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more about session_cached_cursors

     The first is the Session Cursor Cache, which is simply an array (or an hash table) in the server process memory (assuming dedicated connections), whose max dimension is dictated by session_cached_cursors.This cache contains a pointer into the library cache where the cursor was when it was closed; when a parse for the same statement is requested,the process follows the pointer hoping to find the cursor still intact in the library cache (if that is the case, a lot of latching is avoided since the pointer is basically a shortcut that avoids reading -and thus latching -some memory structures).

    But being in this cache doesn't prevent the cursor from being erased by the library cache if needed (the library cache knows nothing about this cache, it's a process thing), hence it cannot influence fragmentation.
 
     Another cache is the PL/SQL Cursor Cache, which is different - a cursor in this cache is still open as far as the library cache is concerned, hence it cannot be removed from the library cache - so it can influence fragmentation.And recent versions of Oracle (especially 10g AFAIK) try to use standard sizes for the memory "pages" allocated to cursors, hence the fragmentation is less likely to occur.

    That is qualitatively how it works - so your papers are correct in saying that an excessively high session_cached_cursors *might* cause some fragmentation,but not necessarily in a measurable way if any.

   Session cursor caching does not mean that server process caches the whole SQL area in the PGA.It just means that Oracle does not release the cursor object when the same  statement was executed more than 2 times in the same process. The key point here is that the cursor object is just the pointer to shared library cache object of cursor type.When the cursor object is cached in the PGA, the server process does not release the cursor even when the cursor was considered to be closed.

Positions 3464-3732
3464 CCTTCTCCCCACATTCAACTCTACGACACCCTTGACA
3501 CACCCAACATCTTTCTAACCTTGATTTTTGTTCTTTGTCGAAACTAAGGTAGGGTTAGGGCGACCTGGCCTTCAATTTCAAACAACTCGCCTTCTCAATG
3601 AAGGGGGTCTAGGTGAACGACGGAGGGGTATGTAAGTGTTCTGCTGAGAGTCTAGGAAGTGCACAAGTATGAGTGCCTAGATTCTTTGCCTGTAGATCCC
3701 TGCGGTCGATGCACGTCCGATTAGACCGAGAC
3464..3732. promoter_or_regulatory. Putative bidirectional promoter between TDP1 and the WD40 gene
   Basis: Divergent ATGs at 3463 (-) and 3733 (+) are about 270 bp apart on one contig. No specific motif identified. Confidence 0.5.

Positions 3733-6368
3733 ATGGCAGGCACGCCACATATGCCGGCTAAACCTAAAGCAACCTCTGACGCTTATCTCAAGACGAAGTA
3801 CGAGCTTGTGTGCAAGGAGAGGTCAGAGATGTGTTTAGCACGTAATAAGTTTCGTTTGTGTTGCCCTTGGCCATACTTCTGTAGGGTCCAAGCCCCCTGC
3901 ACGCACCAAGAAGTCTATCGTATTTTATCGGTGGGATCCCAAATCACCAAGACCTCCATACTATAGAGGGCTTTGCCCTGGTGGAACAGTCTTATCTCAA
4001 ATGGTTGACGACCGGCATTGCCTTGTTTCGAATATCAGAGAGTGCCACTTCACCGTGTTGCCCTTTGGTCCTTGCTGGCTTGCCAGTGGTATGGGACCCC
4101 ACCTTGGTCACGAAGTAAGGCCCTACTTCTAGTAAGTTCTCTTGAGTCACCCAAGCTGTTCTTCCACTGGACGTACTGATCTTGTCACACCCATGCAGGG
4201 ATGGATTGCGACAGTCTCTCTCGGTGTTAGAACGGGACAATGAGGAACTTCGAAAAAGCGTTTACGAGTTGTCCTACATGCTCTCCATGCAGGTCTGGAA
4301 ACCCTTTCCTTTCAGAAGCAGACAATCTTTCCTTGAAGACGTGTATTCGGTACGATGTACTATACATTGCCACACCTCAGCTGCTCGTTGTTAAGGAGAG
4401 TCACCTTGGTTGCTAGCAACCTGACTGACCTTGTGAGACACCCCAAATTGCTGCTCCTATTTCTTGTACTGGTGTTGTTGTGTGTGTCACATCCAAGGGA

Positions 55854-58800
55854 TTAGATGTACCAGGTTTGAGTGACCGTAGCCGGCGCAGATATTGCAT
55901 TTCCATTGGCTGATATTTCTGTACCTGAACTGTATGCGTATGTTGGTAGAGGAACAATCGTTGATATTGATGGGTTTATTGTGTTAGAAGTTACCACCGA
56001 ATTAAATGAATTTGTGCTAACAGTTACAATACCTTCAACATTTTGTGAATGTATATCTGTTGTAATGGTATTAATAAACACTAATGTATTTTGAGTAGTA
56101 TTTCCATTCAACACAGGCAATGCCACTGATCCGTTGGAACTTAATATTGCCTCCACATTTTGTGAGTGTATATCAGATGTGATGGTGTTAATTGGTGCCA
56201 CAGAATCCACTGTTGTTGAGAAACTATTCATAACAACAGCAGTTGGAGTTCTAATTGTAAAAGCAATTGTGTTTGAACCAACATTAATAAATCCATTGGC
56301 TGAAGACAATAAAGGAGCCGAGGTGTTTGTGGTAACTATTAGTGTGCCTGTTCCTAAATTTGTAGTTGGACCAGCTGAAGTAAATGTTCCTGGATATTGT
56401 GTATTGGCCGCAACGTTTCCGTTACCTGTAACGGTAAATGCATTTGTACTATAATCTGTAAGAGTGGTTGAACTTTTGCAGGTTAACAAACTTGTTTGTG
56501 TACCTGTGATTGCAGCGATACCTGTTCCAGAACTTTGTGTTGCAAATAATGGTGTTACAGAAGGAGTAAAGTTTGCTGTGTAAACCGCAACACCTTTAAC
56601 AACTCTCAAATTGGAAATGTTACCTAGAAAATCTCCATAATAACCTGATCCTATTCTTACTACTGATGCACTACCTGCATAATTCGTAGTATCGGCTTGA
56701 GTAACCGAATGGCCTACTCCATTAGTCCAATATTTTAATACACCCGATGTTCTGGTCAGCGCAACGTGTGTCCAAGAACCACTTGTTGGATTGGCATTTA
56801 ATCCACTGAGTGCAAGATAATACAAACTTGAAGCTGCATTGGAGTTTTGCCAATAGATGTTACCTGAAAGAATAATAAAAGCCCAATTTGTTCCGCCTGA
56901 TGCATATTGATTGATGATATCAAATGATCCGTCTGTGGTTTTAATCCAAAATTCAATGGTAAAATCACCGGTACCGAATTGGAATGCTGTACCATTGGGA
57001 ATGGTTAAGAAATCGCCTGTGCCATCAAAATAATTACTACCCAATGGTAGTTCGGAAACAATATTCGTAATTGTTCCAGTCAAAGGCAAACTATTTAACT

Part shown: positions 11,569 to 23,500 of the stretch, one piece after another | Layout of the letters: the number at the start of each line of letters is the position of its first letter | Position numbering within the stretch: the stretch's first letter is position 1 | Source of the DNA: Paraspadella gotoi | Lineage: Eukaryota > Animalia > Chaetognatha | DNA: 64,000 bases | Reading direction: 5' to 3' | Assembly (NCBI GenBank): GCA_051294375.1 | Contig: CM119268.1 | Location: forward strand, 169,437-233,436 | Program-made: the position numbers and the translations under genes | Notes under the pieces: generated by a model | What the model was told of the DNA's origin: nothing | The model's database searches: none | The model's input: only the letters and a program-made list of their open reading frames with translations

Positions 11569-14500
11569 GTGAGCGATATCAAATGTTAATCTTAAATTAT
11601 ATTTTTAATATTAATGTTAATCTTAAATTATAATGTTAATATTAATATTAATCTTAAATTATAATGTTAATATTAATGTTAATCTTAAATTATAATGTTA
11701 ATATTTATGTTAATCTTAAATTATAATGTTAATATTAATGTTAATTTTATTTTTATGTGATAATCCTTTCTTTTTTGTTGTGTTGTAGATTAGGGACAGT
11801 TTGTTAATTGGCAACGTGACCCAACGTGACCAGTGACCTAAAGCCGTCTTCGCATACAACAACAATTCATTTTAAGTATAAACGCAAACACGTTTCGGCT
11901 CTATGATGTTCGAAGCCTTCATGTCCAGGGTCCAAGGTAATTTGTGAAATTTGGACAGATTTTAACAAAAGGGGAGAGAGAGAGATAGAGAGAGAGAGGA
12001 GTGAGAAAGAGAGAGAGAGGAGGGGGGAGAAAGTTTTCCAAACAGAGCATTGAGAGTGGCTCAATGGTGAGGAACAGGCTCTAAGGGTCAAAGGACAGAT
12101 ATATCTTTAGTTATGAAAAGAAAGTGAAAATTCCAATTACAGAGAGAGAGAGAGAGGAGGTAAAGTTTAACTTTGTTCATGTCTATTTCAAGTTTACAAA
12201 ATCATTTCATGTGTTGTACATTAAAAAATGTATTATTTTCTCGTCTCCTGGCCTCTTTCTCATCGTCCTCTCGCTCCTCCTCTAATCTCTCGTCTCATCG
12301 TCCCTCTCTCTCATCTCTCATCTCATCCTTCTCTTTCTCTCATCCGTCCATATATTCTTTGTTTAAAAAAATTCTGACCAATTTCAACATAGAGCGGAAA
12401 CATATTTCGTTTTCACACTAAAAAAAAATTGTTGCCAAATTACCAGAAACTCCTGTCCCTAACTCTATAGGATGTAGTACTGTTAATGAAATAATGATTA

To summarize.
1. The server process caches the cursor when the same statement is executed
more than 2 times.
2. With cached cursor, Oracle does not release the cursor object and caches
it in PGA.
3. Cached cursor holds the pointer to the shared library cache object(which
is located in SGA).
4. The server process does not need to search the library cache chain to
find matching statement just because the cursor is not closed. Hence, cursor
sharing. This enables the fast and light soft parse

   SESSION_CACHED_CURSORS are placed in Shared_pool which is part of SGA.increasing the value of session_cached_cursors will requires a larger shared_pool_size to cache the 

cursors. 


Here are some great tips by Steve Adams for sizing your session_cached_cursors

Note:	If 'session cursor cache count' = session_cached_cursors, then	session_cached_cursors should be increased.
If 'opened cursors current' + 'session cursor cache count' =open_cursors, then open_cursors should be increased.

SELECT MAX (s.VALUE) used
FROM sys.v_$statname n, sys.v_$sesstat s
WHERE     n.name = 'session cursor cache count'
                   AND s.statistic# = n.statistic#;

select value from sys.v_$parameter where name = 'session_cached_cursors';

COLUMN parameter FORMAT a29
COLUMN value     FORMAT a5
COLUMN usage     FORMAT a5

SELECT 'session_cached_cursors' parameter,
       LPAD (VALUE, 5) VALUE,
       DECODE (VALUE, 0, '  n/a', TO_CHAR (100 * used / VALUE, '990') || '%')
          usage
  FROM (SELECT MAX (s.VALUE) used
          FROM sys.v_$statname n, sys.v_$sesstat s
         WHERE     n.name = 'session cursor cache count'
               AND s.statistic# = n.statistic#),
       (SELECT VALUE
          FROM sys.v_$parameter
         WHERE name = 'session_cached_cursors')
UNION ALL
SELECT 'open_cursors',
       LPAD (VALUE, 5),
       TO_CHAR (100 * used / VALUE, '990') || '%'
  FROM (  SELECT MAX (SUM (s.VALUE)) used
            FROM sys.v_$statname n, sys.v_$sesstat s
           WHERE     n.name IN
                        ('opened cursors current', 'session cursor cache count')
                 AND s.statistic# = n.statistic#
        GROUP BY s.sid),
       (SELECT VALUE
          FROM sys.v_$parameter
         WHERE name = 'open_cursors');


Note: If you try run a query which has a parse error built into it (such as ’select ssdate from dual’) then the optimizer will return a suitable Oracle error message (ORA-

00904 in the given example).  The statistic ‘parse count (failures)’ will go up by one.

column cursor_cache_hits format a17
column soft_parses format a11
column hard_parses format a11
column fails_parses format a11

select
  to_char(100 * sess / (calls-fails), '999999999990.00') || '%'  cursor_cache_hits,
  to_char(100 * (calls -fails- sess - hard) / calls, '999990.00') || '%'  soft_parses,
  to_char(100 * hard / calls, '999990.00') || '%'  hard_parses,
 to_char(100 * fails / calls, '999990.00') || '%'  fails_parses
from
  ( select value calls from sys.v_$sysstat where name = 'parse count (total)' ),
  ( select value hard from sys.v_$sysstat where name = 'parse count (hard)' ),
  ( select value fails from sys.v_$sysstat where name = 'parse count (failures)' ),
  ( select value sess from sys.v_$sysstat where name = 'session cursor cache hits' )
/


refrences freelists andixora

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